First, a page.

1.0 out of 5 stars An incoherent and unpenetrable urban epic, 14 Jan 2001
By 
k.r.haynes@durham.ac.uk (Durham, United Kingdom) - See all my reviews
This review is from: Pola X [VHS] (VHS Tape)
Leos Carax has attempted in Pola X to give us an urban epic, the result is however an incoherent and unpenetrable mess. Pierre (Guillaume Depardieu) is from a wealthy family, a young man riding high on the success of an anonymously published novel, by the end of the film he is physically and mentally crushed. It would be logical assumption that the body of the film charts this descent from success to despair. Instead we see a conglomoration of collapsing relationships that remain unexplained and frustratingly the viewer knows that these are essential to any understanding or interpretation of the film.
The catalyst for Pierre's descent is the appearance of a vagrant girl (Yekaterina Golubyeva) who reveals that she is in fact Pierre's half sister Isabelle, abandoned in eastern Europe by their Father who was diplomat. Throughout we are left wondering why Pierre accepts such an appalling story at face value without any proof or further investigation. Abandoning his Mother Marie and fiance Lucie he takes Isabelle to Paris. There appears to be no reason for his actions, no confrontation with Marie for the truth of Isabelle's existence and no explanation to Lucie as to why Pierre takes this decision.
Other relationships are of much greater interest. That between Marie and Pierre has strains of an incestual one, with resonances of Gertrude and Hamlet. Without any revelations of the past and so little contact between the two characters it feels as though Carax has lost an opportunity and this would undoubtedly have made a far more interesting story. More importantly there is the relationship between Pierre, Lucie and Thibault (Laurent Lucas). The three characters have been friends since childhood and with Thibault's departure to work in the United Statesit is implied that Pierre and Lucie's friendship grew to the point of impending marriage. With Thibault's return and in his first meeting with Pierre, a line by the former in regard to the furture of the relationship between the three is an indication of an important story line that remains unexpanded on, "things will never be the same again". In Paris, Thibault refuses to help Pierre or even acknowledge him as a friend and become the focus of Pierre's vengeance, seemingly against the world.
Redeamingly the use of colour to parrallel the descent of Pierre throughout the story is incorporated well. From the strong colours of the country and the light clothing of the characters through to the drab greys of Paris. Laurent Lucas' performance is strong but he is floundering with poor material with which to work. These two features are not sufficient to over come the films deficits. Writing and direction appear to be the principle faults thus making the work of the actors seem equally disastrous. Depardieu is an unengaging screen presence and Golubyeva's presence is constant only in its irritation, even Deneuve is unable to bring her talents to the film.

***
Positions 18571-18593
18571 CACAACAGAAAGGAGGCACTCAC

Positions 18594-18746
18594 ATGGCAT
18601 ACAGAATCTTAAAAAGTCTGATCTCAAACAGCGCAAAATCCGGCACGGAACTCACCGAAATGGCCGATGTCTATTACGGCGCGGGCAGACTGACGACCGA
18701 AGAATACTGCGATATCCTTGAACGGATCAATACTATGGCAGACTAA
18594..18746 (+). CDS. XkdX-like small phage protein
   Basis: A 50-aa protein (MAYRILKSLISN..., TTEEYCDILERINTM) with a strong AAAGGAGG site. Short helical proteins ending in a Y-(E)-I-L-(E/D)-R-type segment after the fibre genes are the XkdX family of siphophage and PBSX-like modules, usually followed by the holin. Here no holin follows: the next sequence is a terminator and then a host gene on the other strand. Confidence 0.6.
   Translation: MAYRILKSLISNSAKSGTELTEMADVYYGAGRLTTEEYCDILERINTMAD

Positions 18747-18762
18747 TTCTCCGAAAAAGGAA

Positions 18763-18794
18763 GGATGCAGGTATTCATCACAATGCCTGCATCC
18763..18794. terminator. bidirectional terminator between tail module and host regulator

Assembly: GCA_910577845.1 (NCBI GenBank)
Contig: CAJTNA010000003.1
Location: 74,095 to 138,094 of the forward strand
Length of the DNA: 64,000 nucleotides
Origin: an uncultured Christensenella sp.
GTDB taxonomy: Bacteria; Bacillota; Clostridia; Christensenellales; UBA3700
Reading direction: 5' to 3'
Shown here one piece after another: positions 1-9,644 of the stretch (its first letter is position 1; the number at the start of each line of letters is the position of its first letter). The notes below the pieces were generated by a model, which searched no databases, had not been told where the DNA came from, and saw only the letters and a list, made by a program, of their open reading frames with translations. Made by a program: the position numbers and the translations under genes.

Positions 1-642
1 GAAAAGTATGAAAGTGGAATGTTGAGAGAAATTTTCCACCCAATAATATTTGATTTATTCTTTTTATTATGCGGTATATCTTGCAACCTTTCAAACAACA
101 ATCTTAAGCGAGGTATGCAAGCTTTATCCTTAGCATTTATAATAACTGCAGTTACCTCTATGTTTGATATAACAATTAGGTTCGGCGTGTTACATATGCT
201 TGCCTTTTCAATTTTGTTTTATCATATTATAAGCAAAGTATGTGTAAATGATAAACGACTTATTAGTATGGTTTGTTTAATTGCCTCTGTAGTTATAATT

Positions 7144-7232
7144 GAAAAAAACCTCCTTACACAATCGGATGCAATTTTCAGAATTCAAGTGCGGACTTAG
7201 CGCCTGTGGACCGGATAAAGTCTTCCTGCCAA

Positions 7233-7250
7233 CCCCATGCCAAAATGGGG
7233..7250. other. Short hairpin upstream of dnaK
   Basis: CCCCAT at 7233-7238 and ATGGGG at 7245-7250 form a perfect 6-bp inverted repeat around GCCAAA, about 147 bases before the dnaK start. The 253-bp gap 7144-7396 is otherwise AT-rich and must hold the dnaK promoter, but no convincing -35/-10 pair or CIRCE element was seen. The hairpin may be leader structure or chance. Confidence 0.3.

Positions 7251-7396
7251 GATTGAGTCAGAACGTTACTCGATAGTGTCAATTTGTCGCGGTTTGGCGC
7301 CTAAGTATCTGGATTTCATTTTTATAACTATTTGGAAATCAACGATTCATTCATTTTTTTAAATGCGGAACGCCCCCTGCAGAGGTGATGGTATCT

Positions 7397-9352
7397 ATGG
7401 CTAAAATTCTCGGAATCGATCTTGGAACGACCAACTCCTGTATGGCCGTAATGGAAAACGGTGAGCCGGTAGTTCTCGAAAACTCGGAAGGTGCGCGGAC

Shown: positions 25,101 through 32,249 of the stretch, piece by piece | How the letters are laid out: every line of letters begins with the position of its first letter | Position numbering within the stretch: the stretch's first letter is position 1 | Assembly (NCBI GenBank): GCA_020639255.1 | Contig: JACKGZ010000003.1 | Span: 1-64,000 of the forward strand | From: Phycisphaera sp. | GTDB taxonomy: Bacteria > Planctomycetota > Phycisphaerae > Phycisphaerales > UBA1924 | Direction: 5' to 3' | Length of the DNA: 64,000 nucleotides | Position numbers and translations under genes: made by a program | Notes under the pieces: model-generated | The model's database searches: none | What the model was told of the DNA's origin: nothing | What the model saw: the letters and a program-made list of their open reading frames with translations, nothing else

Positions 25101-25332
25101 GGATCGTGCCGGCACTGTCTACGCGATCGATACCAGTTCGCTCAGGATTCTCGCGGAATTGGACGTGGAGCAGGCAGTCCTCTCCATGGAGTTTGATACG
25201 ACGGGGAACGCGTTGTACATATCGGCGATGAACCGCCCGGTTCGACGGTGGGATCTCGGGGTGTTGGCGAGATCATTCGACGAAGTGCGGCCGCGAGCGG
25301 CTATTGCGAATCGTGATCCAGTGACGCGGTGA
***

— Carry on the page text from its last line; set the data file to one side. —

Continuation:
If this review seems confusing and difficult to understand, watch the film. You will come away from Pola X even more confused and with a sense of dissatisfaction.
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5 of 7 people found the following review helpful
1.0 out of 5 stars Awful, 24 Aug 2007
By 
G. I. Iversen (North-Norway) - See all my reviews
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This review is from: Pola X [VHS] (VHS Tape)
"Pola X" is one of the worst movies I have ever seen. And that's saying a lot. The plot was confusing and the acting was not very good. Also, it was a problem that it was so dark a lot of the time, you can't really see what's going on.
I have to admit I bought this movie mainly to catch a glimpse of Till Lindemann and Christoph Schneider, but if that is why you are considering purchasing this; don't! You can't really see them at all, it's not worth it.
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0 of 3 people found the following review helpful
5.0 out of 5 stars make of your own vision of this modern film noir, 2 May 2009
This review is from: Pola X [DVD] [1999] [Region 1] [US Import] [NTSC] (DVD)
It's great - i can't knock it for being below budget, it's a National treasure
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Pola X [DVD] [1999] [Region 1] [US Import] [NTSC]